In 1937, a church was established in Grand Batanga in the Department of the Ocean through the work of Adalbert Ekitike, R. W. Beach, and Marius Fridlin. In 1940, Ndi Daniel was assigned to work in Metet, and Salomon Olinga Essindi and Marius Fridlin began evangelism in Niamvoudou. Mission stations were opened in Kongo and Azem in 1941. Avebe Station, which became the headquarters of the Center and South Conference, was created in 1944 due to the labor of Emma Mengbwa, Ndi Daniel, Medjo Eyetemou Josué, and Curmaturianus. In 1954, the Yaoundé Station was established by Kurt Scheidegger, and in 1964 the Ebolowa Station was established by Ndi Daniel.

Origins and Development of Adventist Work in the Northern Part of Cameroon

With headquarters in Dogba, the North Cameroon Conference has covered the northern part of Cameroon since its creation in 1933. The church institutions established in Dogba included a primary school opened early in 1934, later officially recognized by the Cameroon government on November 16, 1950; and a medical dispensary officially recognized in 1972, although it opened in 1950. Another primary school began operation on March 21, 1957, in Koza. A hospital also opened in Koza in 1953. In 1972, a secondary school bearing Ruben Bergstrom's name was established in Dogba—the Collège Adventiste Bergstrom de Dogba. The conference has added two other institutions: the Collège Adventiste de Marouaon established on September 29, 2003, and the Collège Adventiste de Kozaon opened on January 6, 2011. An Adventist World Radio studio began broadcasting in the Fulfulde language on March 4, 2007.2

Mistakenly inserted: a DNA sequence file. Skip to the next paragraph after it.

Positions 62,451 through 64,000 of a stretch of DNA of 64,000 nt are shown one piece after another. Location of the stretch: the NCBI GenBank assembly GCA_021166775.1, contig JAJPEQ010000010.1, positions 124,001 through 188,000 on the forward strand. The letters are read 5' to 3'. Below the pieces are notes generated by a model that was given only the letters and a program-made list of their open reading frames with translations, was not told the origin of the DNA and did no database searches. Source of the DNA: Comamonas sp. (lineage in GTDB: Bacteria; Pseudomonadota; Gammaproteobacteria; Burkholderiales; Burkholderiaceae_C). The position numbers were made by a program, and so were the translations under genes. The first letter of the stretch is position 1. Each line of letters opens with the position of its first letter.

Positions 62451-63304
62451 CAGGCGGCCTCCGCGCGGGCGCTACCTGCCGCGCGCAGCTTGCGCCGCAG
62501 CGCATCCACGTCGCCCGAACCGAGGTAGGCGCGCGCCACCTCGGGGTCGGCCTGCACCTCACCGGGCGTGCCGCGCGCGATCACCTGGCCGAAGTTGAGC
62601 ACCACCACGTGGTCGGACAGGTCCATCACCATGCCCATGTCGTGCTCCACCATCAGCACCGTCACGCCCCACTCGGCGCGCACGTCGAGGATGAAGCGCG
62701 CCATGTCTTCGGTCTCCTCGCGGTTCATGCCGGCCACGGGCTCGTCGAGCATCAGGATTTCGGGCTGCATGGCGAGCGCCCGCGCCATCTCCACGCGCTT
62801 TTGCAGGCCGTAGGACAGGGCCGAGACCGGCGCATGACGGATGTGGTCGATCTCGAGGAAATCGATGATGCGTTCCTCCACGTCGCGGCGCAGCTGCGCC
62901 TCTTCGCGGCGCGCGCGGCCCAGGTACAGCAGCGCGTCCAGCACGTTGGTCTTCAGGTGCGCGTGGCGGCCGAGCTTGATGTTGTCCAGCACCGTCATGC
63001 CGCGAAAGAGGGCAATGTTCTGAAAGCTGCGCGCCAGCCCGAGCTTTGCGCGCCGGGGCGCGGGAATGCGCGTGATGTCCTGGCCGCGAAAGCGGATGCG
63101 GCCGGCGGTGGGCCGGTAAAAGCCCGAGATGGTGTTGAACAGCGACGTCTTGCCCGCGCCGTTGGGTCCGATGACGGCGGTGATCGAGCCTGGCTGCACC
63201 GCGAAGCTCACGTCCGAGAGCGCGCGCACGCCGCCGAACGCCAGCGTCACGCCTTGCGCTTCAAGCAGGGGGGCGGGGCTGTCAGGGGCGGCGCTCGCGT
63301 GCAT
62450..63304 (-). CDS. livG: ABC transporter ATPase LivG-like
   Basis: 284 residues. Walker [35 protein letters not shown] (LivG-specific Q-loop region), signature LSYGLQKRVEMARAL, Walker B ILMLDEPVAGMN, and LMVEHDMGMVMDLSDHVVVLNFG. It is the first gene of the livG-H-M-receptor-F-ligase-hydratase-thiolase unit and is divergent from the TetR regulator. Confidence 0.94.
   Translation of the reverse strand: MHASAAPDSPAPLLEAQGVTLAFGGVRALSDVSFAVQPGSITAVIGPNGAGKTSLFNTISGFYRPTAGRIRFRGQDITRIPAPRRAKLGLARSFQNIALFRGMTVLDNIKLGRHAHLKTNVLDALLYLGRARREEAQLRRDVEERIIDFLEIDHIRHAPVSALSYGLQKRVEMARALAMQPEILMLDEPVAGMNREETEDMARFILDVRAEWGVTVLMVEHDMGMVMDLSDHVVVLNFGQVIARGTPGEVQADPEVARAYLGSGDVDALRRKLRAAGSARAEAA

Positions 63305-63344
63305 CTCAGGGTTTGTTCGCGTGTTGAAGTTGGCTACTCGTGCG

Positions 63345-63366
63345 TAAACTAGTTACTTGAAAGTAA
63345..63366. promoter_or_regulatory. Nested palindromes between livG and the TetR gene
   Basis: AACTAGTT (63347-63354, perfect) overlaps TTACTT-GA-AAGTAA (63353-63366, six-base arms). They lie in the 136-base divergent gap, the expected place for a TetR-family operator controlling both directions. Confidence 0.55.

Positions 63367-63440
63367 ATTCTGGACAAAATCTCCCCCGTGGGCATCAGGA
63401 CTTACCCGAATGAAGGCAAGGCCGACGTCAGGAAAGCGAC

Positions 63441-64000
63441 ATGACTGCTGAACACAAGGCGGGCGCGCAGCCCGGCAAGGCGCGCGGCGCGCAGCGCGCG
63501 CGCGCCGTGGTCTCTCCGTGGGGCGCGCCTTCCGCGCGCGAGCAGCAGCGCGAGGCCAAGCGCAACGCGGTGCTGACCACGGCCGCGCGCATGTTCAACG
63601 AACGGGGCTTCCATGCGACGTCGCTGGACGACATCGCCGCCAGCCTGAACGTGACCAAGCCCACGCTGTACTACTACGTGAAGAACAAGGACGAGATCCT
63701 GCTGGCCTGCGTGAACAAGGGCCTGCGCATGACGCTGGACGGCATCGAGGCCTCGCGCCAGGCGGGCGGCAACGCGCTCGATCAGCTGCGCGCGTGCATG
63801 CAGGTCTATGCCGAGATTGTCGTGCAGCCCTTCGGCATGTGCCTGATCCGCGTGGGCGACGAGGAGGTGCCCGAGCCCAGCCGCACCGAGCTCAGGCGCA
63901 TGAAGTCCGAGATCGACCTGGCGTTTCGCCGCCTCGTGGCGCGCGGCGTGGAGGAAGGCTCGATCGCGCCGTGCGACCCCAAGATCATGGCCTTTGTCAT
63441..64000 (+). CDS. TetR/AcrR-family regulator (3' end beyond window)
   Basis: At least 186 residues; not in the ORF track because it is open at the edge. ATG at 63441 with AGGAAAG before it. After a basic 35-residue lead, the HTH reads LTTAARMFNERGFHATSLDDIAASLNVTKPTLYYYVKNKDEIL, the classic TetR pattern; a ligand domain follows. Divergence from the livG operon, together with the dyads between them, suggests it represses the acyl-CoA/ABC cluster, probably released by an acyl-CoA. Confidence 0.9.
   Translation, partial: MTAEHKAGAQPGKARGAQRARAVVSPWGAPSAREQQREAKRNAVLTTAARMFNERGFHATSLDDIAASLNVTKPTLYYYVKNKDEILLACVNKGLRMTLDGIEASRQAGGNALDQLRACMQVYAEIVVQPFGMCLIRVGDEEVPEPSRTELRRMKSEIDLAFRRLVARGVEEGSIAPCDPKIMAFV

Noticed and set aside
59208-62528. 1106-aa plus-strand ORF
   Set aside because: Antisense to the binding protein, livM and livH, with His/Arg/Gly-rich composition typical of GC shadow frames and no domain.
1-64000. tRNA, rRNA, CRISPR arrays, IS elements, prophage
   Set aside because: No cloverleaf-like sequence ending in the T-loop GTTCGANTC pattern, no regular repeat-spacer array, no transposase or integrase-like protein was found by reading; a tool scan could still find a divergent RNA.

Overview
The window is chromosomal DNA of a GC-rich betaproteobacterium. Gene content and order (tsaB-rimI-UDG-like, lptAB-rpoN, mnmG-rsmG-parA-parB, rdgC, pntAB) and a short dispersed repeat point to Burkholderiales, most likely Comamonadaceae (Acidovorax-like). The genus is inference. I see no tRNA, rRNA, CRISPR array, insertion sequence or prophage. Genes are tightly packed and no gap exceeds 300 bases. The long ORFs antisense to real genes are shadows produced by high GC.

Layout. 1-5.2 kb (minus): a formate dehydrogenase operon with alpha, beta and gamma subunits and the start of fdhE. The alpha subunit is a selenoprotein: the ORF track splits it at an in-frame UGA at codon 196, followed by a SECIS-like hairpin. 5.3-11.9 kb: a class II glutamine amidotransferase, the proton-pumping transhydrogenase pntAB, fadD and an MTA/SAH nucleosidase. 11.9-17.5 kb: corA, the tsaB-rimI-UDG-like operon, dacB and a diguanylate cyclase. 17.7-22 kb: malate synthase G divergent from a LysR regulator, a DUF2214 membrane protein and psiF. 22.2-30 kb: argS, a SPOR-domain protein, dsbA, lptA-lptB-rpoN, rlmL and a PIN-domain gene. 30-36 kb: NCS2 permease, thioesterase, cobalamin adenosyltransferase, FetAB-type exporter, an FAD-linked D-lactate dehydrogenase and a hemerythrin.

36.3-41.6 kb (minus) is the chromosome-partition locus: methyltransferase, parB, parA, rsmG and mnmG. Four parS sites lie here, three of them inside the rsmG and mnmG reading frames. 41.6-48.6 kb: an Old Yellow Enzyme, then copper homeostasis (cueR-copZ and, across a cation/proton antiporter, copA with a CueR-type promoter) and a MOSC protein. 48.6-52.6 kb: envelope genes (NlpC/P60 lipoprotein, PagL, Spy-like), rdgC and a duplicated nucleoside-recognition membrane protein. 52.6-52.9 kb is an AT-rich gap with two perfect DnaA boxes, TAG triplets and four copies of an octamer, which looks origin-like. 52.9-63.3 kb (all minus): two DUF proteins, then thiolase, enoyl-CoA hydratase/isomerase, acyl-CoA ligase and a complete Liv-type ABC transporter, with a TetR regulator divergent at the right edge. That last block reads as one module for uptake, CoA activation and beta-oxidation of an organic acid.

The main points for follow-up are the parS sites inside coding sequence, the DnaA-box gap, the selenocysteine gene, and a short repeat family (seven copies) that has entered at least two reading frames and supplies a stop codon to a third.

Origins and Development of Adventist Work in the Eastern Part of Cameroon

The East Cameroon Mission was established in 1932, organized in 1949, and reorganized in 1966, 1970, and 1998. The last date marked the detachment of the Upper Sanaga administrative division which was then attached to the Central-South Conference of Seventh-day Adventists. The East Cameroon Mission inaugurated its status as a conference during its constituency held March 28-31, 2018.

W. H. Anderson had established the first mission station in Cameroon in Nanga-Eboko in 1926. In 1930, Marius Raspal established the second station in Batouri. That year missionaries Serge Yeretzian and AiméSallée came to Cameroon. They trained church members as evangelists, among whom were Ndinga Was Marcel, Baba Simon, and Ngongo Antoine. The members worked as pioneers to establish mission stations. In 1936, Pastor Aimée Sallée established the Ndoumbi mission station, some fifteen kilometers from Bertoua, the capital city of the Eastern Region of Cameroon. Sallée also started a primary school that was run by Charles Cornaz. Later, a training center for lay pastors and an orphanage were established. Sallée passed the leadership of the Ndoumbi mission station to E. Curmatureanu, who in turn was later replaced by Bentz. In 1934, another group of missionaries explored the locality of Bétaré-Oya. Marius Fridlin preached the gospel to the Bakoum people in the north-east of Bertoua. Curmatureanu evangelized the Képérés people and visited the area of Abong-Mbang. In 1944 missionary Paul Benezech preached to the Bobilis. In Batouri, ZaréYeretzian brought good news to the Kakos and the Mezimés.3